OBSTINATE, adj. Inaccessible to the truth as it is manifest in the splendour and stress of our advocacy. Almost every Question Time that has passed this parliamentary year has seen a display of mule-headed obstinacy and strident advocacy from Tony Abbott. And that, the more strenuous he was in his advocacy, the further away he was from the truth.

OCCIDENT, n. The part of the world lying west (or east) of the Orient. It is largely inhabited by Christians, a powerful sub-tribe of the Hypocrites, whose principal industries are murder and cheating, which they are pleased to call "war" and "commerce." These, also, are the principal industries of the Orient.

OLD, adj. In that stage of usefulness which is not inconsistent with general inefficiency, as an old man. Discredited by lapse of time and offensive to the popular taste, as an old book.

"Old books? The devil take them!" Goby said.

"Fresh every day must be my books and bread."

Nature herself approves the Goby rule

And gives us every moment a fresh fool.

—Harley Shum,

OLEAGINOUS, adj. Oily, smooth, sleek.

Disraeli once described the manner of Bishop Wilberforce as "unctuous, oleaginous, saponaceous." And the good prelate was ever afterward known as Soapy Sam. For every man there is something in the vocabulary that would stick to him like a second skin. His enemies have only to find it.

OMEN, n. A sign that something will happen if nothing happens.

The Canberra Press Gallery are very good at relaying, to a breathless public, what the political omens portend. They keep at it, I think, so that you don't remember that they have been wrong before. Often.

ONCE, adv. Enough.

Tony Abbott Censure Motions for 2012. Please!

OPPORTUNITY, n. A favourable occasion for grasping a disappointment.

Tony Abbott seizes every opportunity afforded him, it seems.

OPPOSE, v. To assist with obstructions and objections.

OPPOSITION, n. In politics the party that prevents the Government from running amuck by hamstringing it.

The King of Ghargaroo, who had been abroad to study the science of government, appointed one hundred of his fattest subjects as members of a parliament to make laws for the collection of revenue. Forty of these he named the Party of Opposition and had his Prime Minister carefully instruct them in their duty of opposing every royal measure. Nevertheless, the first one that was submitted passed unanimously. Greatly displeased, the King vetoed it, informing the Opposition that if they did that again they would pay for their obstinacy with their heads. The entire forty promptly disembowelled themselves.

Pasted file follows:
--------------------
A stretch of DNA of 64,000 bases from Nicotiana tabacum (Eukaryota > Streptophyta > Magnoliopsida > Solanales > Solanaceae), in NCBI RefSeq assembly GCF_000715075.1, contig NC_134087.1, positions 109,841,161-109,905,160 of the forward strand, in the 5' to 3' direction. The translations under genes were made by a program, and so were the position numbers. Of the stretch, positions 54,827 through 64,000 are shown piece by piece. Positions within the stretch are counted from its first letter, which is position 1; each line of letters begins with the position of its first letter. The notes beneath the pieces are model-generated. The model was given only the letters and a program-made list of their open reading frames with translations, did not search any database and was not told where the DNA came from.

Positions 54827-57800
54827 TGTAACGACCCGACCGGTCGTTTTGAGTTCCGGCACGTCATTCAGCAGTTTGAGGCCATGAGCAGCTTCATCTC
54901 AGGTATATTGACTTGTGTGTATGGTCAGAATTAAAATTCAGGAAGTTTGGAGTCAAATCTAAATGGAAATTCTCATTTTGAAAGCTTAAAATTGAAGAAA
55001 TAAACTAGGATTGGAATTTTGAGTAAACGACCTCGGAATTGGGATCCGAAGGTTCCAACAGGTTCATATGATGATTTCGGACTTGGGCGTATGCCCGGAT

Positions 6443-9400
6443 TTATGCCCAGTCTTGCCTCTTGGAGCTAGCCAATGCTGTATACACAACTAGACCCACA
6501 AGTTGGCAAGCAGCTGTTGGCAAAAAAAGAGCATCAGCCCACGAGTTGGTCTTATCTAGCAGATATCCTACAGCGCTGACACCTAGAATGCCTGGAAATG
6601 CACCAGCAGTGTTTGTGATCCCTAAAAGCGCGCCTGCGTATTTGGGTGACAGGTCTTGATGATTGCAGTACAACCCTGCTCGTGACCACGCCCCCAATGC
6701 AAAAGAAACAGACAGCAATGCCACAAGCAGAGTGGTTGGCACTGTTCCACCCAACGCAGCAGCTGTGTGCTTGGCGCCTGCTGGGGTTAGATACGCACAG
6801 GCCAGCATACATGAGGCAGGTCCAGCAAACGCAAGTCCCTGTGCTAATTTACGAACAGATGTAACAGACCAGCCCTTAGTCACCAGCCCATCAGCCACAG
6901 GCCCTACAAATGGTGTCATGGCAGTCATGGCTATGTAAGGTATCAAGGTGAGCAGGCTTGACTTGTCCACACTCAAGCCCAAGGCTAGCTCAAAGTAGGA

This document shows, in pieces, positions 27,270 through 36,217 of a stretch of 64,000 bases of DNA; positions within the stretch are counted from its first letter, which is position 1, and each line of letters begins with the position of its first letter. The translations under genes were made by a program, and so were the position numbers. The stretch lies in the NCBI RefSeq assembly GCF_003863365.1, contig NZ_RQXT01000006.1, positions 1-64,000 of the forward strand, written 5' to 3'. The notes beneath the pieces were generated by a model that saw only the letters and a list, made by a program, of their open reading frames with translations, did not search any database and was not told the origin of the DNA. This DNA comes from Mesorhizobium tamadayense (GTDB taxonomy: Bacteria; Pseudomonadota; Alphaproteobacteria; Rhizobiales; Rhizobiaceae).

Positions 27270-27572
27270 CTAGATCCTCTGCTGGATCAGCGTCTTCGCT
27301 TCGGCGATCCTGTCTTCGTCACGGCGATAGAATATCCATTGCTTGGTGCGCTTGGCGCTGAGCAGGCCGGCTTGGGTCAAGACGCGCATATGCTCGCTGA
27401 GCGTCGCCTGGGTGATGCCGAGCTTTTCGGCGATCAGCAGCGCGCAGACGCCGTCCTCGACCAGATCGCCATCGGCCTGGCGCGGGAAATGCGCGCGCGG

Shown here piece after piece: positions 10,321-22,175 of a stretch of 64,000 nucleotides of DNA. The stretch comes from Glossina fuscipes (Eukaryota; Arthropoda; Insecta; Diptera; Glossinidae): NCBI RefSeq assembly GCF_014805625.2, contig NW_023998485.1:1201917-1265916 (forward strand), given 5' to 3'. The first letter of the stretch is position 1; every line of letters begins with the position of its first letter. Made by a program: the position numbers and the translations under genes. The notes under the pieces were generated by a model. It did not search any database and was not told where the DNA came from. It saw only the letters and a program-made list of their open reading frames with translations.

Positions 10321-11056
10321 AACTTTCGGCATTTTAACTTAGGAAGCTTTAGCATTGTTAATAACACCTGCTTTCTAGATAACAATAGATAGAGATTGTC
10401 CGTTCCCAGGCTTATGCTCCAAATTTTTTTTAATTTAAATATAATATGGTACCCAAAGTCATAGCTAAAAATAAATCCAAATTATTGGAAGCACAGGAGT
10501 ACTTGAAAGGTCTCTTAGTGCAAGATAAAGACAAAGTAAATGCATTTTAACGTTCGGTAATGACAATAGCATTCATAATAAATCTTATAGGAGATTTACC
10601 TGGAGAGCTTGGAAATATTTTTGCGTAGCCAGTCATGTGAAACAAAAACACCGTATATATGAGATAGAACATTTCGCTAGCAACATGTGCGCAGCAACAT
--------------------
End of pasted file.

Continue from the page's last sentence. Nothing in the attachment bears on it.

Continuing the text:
"What shall we do now?" the King asked. "Liberal institutions cannot be maintained without a party of Opposition." 

"Splendour of the universe," replied the Prime Minister, "it is true these dogs of darkness have no longer their credentials, but all is not lost. Leave the matter to this worm of the dust."

 So the Minister had the bodies of his Majesty's Opposition embalmed and stuffed with straw, put back into the seats of power and nailed there. Forty votes were recorded against every bill and the nation prospered. But one day a bill imposing a tax on warts was defeated — the members of the Government party had not been nailed to their seats! This so enraged the King that the Prime Minister was put to death, the parliament was dissolved with a battery of artillery, and government of the people, by the people, for the people perished from Ghargaroo.

ORATORY, n. A conspiracy between speech and action to cheat the understanding. A tyranny tempered by stenography.

Which is why Tony Abbott is such a superior orator to the Prime Minister, Julia Gillard.